other Geo Visualisations and Analytics Andy Bolton on the demographic mapping of Leeds and visualising child poverty in the city Mark Barrett on how to be creative, and the importance of using Open Data to build things that people can understand Speakers 3
academics, marketers, librarians, designers, developers and people who just LOVE to make and discover stuff – it’s time to get your Big Data Week 2013 hat on! For the first time in the history of Big Data Week, Leeds is a host city for the global festival that focuses on the social, political, technological and commercial impacts of Big Data. Taking place from the 22nd- 28th April 2013, Leeds is one of over 20 cities across the world who is working to bring together a community of people who are passionate about asking questions and making things from data.”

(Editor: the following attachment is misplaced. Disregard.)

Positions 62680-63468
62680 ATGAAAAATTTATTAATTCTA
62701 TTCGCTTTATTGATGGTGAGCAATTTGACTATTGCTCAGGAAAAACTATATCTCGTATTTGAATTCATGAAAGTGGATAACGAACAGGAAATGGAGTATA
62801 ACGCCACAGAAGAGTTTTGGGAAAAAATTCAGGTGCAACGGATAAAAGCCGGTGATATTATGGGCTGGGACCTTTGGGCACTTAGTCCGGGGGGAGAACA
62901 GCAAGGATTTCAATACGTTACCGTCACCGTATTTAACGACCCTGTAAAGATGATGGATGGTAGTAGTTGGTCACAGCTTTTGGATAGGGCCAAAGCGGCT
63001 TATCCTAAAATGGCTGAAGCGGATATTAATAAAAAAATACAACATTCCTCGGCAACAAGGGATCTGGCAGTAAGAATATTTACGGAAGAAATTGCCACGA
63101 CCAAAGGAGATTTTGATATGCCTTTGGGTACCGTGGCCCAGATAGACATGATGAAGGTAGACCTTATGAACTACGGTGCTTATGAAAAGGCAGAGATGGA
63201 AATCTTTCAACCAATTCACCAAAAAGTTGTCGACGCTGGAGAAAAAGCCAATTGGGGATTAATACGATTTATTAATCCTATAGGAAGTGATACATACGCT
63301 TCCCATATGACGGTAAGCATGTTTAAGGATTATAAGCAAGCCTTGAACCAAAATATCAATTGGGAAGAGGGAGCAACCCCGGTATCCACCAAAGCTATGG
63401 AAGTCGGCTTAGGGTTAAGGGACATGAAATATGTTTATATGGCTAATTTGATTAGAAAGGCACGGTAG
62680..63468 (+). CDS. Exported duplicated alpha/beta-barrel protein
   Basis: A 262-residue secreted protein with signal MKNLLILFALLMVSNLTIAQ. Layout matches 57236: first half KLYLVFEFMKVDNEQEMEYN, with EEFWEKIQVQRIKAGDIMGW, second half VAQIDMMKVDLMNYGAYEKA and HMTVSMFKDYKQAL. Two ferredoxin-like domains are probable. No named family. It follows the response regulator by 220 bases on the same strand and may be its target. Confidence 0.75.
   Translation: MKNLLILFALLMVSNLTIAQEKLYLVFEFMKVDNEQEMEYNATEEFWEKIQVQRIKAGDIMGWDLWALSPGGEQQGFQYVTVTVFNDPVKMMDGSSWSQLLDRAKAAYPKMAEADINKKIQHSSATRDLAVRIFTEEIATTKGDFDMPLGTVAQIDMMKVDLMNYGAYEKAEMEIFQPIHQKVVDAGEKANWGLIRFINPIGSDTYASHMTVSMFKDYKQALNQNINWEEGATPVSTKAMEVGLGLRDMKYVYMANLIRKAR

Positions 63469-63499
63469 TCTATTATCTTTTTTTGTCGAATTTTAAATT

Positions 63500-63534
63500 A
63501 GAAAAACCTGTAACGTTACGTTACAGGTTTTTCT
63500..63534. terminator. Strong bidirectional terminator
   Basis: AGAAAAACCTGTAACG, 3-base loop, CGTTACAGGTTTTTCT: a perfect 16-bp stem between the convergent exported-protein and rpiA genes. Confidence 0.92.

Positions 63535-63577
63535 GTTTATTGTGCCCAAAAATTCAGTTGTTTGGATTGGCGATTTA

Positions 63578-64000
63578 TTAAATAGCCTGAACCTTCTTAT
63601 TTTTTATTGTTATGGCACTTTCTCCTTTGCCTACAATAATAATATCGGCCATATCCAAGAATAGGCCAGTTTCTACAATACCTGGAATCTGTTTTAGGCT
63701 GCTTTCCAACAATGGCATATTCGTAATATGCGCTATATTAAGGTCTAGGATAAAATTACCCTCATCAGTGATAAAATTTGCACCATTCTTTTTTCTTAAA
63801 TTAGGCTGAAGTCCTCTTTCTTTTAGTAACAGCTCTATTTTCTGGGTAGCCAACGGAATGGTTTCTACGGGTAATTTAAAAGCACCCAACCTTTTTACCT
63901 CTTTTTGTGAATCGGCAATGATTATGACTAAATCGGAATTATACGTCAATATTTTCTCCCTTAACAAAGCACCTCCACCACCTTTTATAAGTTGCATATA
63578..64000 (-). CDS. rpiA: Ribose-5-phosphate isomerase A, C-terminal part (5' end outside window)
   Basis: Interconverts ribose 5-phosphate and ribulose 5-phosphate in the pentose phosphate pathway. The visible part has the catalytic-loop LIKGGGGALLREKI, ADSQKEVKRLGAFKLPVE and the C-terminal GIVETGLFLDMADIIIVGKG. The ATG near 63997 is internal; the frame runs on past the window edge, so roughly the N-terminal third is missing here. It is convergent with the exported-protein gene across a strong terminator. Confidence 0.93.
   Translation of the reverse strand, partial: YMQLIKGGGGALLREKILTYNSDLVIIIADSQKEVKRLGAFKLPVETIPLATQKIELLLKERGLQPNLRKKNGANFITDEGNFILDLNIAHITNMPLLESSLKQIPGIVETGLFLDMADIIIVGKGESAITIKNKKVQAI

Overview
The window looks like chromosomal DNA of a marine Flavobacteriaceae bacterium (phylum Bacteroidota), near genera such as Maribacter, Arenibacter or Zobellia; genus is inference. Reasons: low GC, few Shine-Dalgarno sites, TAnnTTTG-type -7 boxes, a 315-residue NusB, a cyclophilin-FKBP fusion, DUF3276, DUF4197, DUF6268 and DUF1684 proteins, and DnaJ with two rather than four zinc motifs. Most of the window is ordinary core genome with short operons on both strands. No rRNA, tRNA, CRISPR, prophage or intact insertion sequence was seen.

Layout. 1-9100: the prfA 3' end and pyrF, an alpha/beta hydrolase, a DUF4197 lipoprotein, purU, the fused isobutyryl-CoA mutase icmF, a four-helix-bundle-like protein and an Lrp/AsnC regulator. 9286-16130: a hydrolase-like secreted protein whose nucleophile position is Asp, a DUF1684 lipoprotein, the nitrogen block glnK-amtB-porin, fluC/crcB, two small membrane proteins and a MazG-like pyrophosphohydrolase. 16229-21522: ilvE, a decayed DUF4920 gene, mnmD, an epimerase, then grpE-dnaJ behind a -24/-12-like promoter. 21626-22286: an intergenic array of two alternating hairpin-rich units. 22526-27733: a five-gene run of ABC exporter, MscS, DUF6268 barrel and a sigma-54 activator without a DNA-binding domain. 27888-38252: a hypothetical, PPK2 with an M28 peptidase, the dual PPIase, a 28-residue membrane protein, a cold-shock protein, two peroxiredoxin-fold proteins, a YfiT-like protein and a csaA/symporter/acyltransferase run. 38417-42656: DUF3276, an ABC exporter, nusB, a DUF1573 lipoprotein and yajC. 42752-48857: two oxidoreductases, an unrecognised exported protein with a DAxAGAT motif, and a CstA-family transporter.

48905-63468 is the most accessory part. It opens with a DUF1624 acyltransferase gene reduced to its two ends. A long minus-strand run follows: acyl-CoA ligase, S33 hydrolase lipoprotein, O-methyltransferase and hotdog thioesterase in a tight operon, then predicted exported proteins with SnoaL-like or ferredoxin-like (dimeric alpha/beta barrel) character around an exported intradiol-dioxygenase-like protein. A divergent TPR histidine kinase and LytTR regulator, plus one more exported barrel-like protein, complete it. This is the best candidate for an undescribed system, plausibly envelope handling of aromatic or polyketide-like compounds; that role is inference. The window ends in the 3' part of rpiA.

• Leeds’ role in the data revolution • What data can do for the second largest council in the UK • How data is changing the community we live and work in • Why numbers are confusing sometimes • Turning big data into something understandable at a local level • Using data at the largest interdiscilinary centre for water research in the UK • How well curated data, easily available analytical tools and good data communication can aid wildlife conservation • Data collection and insight with a fascinating project about fashion bloggers • Using big data to solve crimes Data in a day - blog posts http://fettl.es/18IM95s
is important to health analysis Elly Snare - Collecting data from fashion blogging Christopher Hassall - collection, storage, visualisation and analysis of wildlife data Malachi Rangecroft - The leeds observatory - spanning data from spanning from economic to crime, education to health Sohail Rashid - the power that data and social media has to transform the property industry Daniel Prendergast - getting to grips with data for publishing Russel Brown - “counting is hard” http://fettl.es/YTLxbx
regions? 2.Does being sporty mean being healthy? 3.What helps or hinders a sporty place? Aggregating and mapping all the data: •Data about athletes from DBPedia •Map regions from Ordnance Survey •Regional population data from the 2011 Census •Aggregated Health data from the Guardian Data Blog